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In my resume I have a list of open source projects I've contributed to. In order to make it easy for people reading my resume I'd like to include a one-liner which will help them verify that I've actually done what I'm claiming. This works well for darcs, one of the lines in my resume looks like this:

darcs changes --repo=http://darcs.net/ --match="author Josef"

This line lists all my patches in the darcs repository at darcs.net.

But git seems rather remote impaired in that there's a lot of things it cannot do remotely, specifically doing a log. There might be other ways besides using log to solve this and I'd really like to hear about them. But keep in mind that it really needs to be lightweight because I cannot ask very much of the people reading my resume.

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Your best bet is when your git projects are hosted in, say, GitHub, and you can just point to the contributors list for the project(s) - https://github.com/user/project/contributors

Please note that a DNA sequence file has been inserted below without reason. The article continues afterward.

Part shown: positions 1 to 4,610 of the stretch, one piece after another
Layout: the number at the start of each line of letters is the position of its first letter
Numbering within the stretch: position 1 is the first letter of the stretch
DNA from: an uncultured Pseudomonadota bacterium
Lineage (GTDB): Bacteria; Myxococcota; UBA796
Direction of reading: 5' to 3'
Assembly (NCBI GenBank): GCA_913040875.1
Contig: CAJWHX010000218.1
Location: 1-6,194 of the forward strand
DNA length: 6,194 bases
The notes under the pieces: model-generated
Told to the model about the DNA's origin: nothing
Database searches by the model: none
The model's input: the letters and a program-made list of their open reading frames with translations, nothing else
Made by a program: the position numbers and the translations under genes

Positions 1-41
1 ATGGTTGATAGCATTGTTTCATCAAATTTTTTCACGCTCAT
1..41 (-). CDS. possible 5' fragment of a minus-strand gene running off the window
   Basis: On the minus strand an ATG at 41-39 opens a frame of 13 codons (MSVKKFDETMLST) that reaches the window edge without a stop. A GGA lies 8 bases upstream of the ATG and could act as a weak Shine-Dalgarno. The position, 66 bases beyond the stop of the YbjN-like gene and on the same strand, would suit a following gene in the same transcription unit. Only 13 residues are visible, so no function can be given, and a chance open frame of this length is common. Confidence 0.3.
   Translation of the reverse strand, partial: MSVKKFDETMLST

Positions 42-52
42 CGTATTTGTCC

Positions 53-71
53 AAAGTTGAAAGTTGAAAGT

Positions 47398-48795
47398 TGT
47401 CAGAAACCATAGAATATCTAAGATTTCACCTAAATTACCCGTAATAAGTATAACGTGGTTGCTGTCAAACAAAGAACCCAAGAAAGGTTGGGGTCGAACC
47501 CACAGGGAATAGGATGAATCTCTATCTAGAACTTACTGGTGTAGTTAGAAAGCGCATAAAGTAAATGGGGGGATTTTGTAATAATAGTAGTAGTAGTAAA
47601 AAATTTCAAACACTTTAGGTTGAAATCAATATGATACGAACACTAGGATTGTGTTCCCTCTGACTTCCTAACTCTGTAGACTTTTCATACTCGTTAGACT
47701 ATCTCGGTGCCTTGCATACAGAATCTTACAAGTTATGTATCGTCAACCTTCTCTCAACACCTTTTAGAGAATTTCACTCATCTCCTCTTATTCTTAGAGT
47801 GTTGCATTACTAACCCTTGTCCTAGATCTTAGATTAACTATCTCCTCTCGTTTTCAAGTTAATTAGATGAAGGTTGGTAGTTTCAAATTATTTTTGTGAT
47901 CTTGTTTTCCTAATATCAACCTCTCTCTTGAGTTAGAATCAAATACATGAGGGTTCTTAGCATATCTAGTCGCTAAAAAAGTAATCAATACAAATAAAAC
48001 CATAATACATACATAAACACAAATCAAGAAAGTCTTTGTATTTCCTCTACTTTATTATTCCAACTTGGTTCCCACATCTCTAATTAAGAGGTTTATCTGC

Or if your project has some web interface like gitweb or cgit, etc. you can do soemthing with that. But otherwise, there is no "lighweight" way.

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Ah, I didn't know about the contributors list in github. What's even nicer is that they link to a page nicely summarizing all the commits accepted by a particular contributor. I had been looking for something like that before on github but couldn't find it. Now, I can just include a simple url in my resume, even better than the darcs command. Luckily I haven't contributed to any projects which uses git but doesn't use github. –  svenningsson Oct 16 '11 at 19:03

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